Received via email from ACA:
American Citizens Abroad (ACA) Welcomes Treasury Department’s Latest Step on FATCA
In its ongoing efforts to implement the Foreign Account Tax Compliance Act (FATCA), the U.S. Treasury Department has just released an updated version of the Model Intergovernmental Agreement (IGA), on November 14th. FATCA requires foreign financial institutions to report the accounts of American citizens and those considered US persons, to the U.S. government, or risk incurring a withholding tax of 30% on all U.S. transactions. This new version of the Intergovernmental Agreement contains provisions that require a Foreign Financial Institution (FFI) that wishes to take advantage of certain favorable provisions to avoid policies or practices that discriminate against opening or maintaining accounts for Americans residing in the foreign country covered by the IGA. This “loosener” is aimed at small financial institutions with essentially a local client base.
Although American Citizens Abroad (ACA) continues to have many concerns about the negative consequence of the FATCA legislation for the US economy, the organization welcomes this step addressing the problem of Americans living abroad being denied banking services because of FATCA. This is a clear indication that ACA advocacy, along with that of other overseas organizations, is having an effect, and the concerns of ACA’s members are being addressed. ACA will continue to work with the Treasury Department and the IRS to develop a range of practical solutions.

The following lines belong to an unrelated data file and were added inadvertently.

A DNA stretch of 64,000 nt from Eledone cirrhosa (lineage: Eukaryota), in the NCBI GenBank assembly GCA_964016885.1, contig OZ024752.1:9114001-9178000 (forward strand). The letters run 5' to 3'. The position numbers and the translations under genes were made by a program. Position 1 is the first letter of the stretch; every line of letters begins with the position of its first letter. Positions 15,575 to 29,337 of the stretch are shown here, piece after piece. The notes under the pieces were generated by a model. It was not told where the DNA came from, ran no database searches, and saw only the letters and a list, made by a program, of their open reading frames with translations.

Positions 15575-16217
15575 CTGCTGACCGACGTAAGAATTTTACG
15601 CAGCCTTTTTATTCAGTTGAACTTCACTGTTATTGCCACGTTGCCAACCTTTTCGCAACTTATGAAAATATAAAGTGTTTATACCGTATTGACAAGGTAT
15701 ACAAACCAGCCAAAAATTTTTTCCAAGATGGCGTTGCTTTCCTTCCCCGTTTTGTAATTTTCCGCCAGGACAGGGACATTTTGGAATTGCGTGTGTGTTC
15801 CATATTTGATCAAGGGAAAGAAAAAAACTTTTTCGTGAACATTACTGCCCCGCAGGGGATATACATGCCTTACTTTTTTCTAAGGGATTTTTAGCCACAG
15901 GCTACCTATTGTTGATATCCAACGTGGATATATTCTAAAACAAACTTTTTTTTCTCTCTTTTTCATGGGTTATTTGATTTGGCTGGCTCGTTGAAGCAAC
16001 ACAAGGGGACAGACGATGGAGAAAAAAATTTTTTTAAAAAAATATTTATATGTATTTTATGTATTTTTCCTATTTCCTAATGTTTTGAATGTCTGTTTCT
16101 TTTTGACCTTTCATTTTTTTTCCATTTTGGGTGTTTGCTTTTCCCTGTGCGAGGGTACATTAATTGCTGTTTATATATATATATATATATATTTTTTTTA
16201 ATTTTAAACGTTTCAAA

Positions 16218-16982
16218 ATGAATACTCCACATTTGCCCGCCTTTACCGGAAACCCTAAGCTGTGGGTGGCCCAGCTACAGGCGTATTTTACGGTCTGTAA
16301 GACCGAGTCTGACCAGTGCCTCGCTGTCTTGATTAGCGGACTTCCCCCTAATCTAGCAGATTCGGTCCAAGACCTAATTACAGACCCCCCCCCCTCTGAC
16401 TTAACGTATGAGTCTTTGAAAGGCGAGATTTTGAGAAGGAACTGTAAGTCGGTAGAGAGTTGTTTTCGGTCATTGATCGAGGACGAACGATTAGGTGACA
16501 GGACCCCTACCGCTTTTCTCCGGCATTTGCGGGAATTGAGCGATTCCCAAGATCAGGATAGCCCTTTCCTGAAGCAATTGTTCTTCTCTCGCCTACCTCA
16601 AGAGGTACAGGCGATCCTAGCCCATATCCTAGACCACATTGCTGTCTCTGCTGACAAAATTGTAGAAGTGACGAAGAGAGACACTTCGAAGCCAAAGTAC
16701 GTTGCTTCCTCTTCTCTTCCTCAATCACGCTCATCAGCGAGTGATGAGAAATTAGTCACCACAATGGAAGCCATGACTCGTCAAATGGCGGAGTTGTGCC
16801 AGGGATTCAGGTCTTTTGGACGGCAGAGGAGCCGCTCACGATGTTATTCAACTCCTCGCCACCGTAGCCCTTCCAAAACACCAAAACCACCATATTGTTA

“Americans abroad have been seriously disadvantaged by the implementation of the new FATCA rules, even before they go into effect, because banks all over the world now perceive American clients as too risky,” said MaryLouise Serrato, Executive Director of ACA. “Foreign banks have been closing Americans’ accounts and turning away Americans wanting to open a new account. We want to do everything possible to avoid this happening, and these new provisions are a step in the right direction,” she continued.
ACA is a non-profit, non-partisan, volunteer association whose mission is to defend the rights of Americans living overseas.
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If I am understanding you correctly, then what you are saying is that USA is the only country in the world.
No double taxation by your definition, means that only USA can tax an American citizen regardless where he lives. Hardly seems fair since an American living abroad (who likely is also a citizen of the country he lives in), receives all the benefits of the country of residence and none from the USA, but USA gets to tax him.